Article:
With every next-gen core that has been introduced, operators have typically scrambled to their corners with a testing vendor of choice to independently develop the tests needed to guide rollouts. This approach has been terribly inefficient, with the process playing out operator by operator, all around the world. But inefficient won’t cut it in the 5G era. Not as enterprise revenues wait to be unlocked, cloud competition closes in, and consumer experiences hang in the balance.
For the past year, Spirent has worked closely with tier-one operators on the industry’s earliest 5G core testing initiatives. As the 5G core remains poised for global deployment, our focus has been on uncovering the most common use cases, understanding the early testing challenges operators are facing, and fine-tuning the broad set of testing methodologies needed to get a worldwide slate of deployments off the ground. All of this work has been in the name of finally automating what has been a time-consuming, labor-intensive, and costly process.
Our latest annual report, , explores just how extensive this work has been. In 2020, core network testing accounted for more than one-third of our overall work as market leaders prepped 5G Standalone rollouts and new open networking vendors challenged incumbents.
Breaking down a successful approach to 5G core testing
Following decades of core testing work, we’ve seen where strategies have fallen short. On the other hand, we’ve also zeroed in on what makes them run smoothly. Now, in the face of complex multi-vendor networks, pressures building around time-to-market demands, and engineering teams spread increasingly thin across the latest urgent needs, we’ve drawn on our expertise to reveal the critical aspects of a successful next-gen core network automation strategy:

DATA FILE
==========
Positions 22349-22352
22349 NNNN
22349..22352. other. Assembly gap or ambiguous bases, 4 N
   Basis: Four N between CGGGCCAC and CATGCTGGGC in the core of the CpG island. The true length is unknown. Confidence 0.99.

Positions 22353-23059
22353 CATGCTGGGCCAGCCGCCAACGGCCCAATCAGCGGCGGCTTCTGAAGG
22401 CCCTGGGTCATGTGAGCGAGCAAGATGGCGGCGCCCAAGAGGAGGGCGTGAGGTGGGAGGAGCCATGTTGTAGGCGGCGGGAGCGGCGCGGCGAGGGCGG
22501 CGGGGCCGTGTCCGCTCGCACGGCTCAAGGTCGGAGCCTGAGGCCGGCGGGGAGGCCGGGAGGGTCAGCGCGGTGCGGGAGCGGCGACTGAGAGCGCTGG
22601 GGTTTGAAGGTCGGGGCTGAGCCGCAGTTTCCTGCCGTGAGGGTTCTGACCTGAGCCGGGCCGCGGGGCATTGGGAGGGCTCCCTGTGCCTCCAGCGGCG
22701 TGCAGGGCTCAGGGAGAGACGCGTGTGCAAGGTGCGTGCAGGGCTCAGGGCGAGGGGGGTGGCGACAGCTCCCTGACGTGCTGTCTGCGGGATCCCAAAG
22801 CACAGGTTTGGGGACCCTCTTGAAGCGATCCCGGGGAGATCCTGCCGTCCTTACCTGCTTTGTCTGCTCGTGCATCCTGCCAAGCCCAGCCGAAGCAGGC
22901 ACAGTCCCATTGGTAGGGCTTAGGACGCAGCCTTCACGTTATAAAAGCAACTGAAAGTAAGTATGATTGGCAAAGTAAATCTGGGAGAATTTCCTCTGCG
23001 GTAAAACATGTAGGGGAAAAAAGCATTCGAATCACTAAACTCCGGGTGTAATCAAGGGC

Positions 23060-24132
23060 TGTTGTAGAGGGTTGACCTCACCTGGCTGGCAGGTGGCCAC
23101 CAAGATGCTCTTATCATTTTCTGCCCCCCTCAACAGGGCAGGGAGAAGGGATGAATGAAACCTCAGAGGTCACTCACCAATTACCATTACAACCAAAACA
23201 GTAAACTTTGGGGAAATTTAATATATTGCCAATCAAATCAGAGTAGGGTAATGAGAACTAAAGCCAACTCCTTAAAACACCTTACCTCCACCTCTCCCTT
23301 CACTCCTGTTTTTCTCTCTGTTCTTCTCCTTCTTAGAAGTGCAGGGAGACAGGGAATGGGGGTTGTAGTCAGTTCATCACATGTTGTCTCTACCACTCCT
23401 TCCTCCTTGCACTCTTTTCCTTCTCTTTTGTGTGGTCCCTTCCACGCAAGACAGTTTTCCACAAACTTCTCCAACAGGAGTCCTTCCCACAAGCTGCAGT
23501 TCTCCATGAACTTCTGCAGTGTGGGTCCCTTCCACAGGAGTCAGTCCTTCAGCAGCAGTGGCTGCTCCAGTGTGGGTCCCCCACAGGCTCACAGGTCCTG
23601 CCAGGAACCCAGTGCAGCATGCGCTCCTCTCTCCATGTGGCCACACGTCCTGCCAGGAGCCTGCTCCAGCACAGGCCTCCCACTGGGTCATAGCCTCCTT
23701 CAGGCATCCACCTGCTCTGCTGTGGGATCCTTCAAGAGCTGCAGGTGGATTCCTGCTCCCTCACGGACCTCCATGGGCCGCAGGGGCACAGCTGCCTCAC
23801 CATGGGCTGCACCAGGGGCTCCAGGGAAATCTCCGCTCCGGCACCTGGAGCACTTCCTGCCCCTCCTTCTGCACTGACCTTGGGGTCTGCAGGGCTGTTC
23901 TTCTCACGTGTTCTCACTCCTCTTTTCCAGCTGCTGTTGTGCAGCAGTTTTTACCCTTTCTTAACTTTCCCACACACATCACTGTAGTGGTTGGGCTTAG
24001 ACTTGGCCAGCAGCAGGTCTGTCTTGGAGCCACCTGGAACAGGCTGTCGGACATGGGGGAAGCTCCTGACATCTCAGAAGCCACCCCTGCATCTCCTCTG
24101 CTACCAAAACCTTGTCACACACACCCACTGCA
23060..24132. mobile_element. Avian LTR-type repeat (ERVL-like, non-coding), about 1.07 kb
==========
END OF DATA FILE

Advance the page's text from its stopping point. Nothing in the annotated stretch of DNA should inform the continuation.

1. Compliance, capacity, and performance testing take precedence. Initial 5G core testing use cases will revolve around these key needs. In fact, we’ve identified more than 200 testing use cases in total that will need to be supported and made available in lockstep with future standards releases and market developments.
2. If it’s not off-the-shelf, operators will have their hands full. Professional services teams need to be at the ready to address the unique use case requirements beyond common needs. But by and large, it should be easy for any operator to get started right out of the box with a set of common 5G core testing methodologies. This represents a departure from previous testing dynamics that were built around high-budget, one-to-one custom methodology development on an operator-by-operator basis.
3. Automation is a must. While it’s essential to perform industry-standard 3GPP testing of 5G network functions to validate compliance, capacity, and performance, 5G and multi-vendor environments will require automation in order to keep up with the deluge of releases, fixes, patches, etc., pushed through by an expanding ecosystem of vendors. The scale, rate, and financial burden of managing these changes will force organizations to think beyond the legacy of manual testing. In addition, this automation must extend to fit their domain-specific use cases. In many instances, custom call flows, specific pass/fail assertions, and additional telemetry must be included for test coverage to be complete. Operators’ custom scripts and measurements must be incorporated to extend and adapt test automation of 5GC network functions.
4. Portability from the lab to production. Designing an automated 5G core testing solution from the ground up to easily integrate into an operator’s lab and then port just as easily to staging and production networks delivers significant time and cost-efficiencies. It also represents a major boost to network uptime and customer experiences as testing validation can be used in change management workflows for pre- and post-upgrade validation.
5. Community-driven feedback loops are a must. Quickly enhancing an automated solution to address the broadest set of customer needs requires open communication between operators and testing vendors. This means creating communication pathways where operators can recommend use cases and enhancements.
6. Real world traffic emulation is a requirement. Just addressing common testing use cases won’t be enough to ensure core networks are up to the task of real-world deployments. Being able to connect testing solutions to testing hardware and software that can pump realistic traffic and accurately replicate a range of network environments can make the difference between sink or swim when it comes time for rollouts.
These next-gen core network automation requirements serve as the foundation for our latest entry into the 5G core testing market. Want to dive deeper into the discussion around what comprises a cutting-edge core network testing solution? Watch our webinar,